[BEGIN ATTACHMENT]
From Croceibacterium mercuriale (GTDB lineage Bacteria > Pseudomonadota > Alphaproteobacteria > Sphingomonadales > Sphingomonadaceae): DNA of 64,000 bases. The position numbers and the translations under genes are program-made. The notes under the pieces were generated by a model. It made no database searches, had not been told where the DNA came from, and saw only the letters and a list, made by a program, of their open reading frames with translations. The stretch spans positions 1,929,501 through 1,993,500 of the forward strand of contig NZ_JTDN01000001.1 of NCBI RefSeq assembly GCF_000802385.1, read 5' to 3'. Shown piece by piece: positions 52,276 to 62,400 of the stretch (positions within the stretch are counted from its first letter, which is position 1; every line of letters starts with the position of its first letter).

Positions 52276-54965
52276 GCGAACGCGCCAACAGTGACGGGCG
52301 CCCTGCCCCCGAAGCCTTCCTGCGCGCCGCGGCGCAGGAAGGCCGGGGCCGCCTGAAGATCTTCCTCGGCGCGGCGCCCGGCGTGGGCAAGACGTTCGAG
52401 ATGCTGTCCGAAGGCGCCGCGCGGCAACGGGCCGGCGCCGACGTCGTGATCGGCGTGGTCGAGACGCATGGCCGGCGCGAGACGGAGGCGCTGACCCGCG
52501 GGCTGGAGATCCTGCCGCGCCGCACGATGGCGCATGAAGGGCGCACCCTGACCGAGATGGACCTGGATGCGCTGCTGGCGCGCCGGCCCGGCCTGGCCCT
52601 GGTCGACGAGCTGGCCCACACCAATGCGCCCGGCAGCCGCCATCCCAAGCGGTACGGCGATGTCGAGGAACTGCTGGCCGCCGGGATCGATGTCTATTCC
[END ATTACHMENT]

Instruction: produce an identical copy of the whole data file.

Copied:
From Croceibacterium mercuriale (GTDB lineage Bacteria > Pseudomonadota > Alphaproteobacteria > Sphingomonadales > Sphingomonadaceae): DNA of 64,000 bases. The position numbers and the translations under genes are program-made. The notes under the pieces were generated by a model. It made no database searches, had not been told where the DNA came from, and saw only the letters and a list, made by a program, of their open reading frames with translations. The stretch spans positions 1,929,501 through 1,993,500 of the forward strand of contig NZ_JTDN01000001.1 of NCBI RefSeq assembly GCF_000802385.1, read 5' to 3'. Shown piece by piece: positions 52,276 to 62,400 of the stretch (positions within the stretch are counted from its first letter, which is position 1; every line of letters starts with the position of its first letter).

Positions 52276-54965
52276 GCGAACGCGCCAACAGTGACGGGCG
52301 CCCTGCCCCCGAAGCCTTCCTGCGCGCCGCGGCGCAGGAAGGCCGGGGCCGCCTGAAGATCTTCCTCGGCGCGGCGCCCGGCGTGGGCAAGACGTTCGAG
52401 ATGCTGTCCGAAGGCGCCGCGCGGCAACGGGCCGGCGCCGACGTCGTGATCGGCGTGGTCGAGACGCATGGCCGGCGCGAGACGGAGGCGCTGACCCGCG
52501 GGCTGGAGATCCTGCCGCGCCGCACGATGGCGCATGAAGGGCGCACCCTGACCGAGATGGACCTGGATGCGCTGCTGGCGCGCCGGCCCGGCCTGGCCCT
52601 GGTCGACGAGCTGGCCCACACCAATGCGCCCGGCAGCCGCCATCCCAAGCGGTACGGCGATGTCGAGGAACTGCTGGCCGCCGGGATCGATGTCTATTCC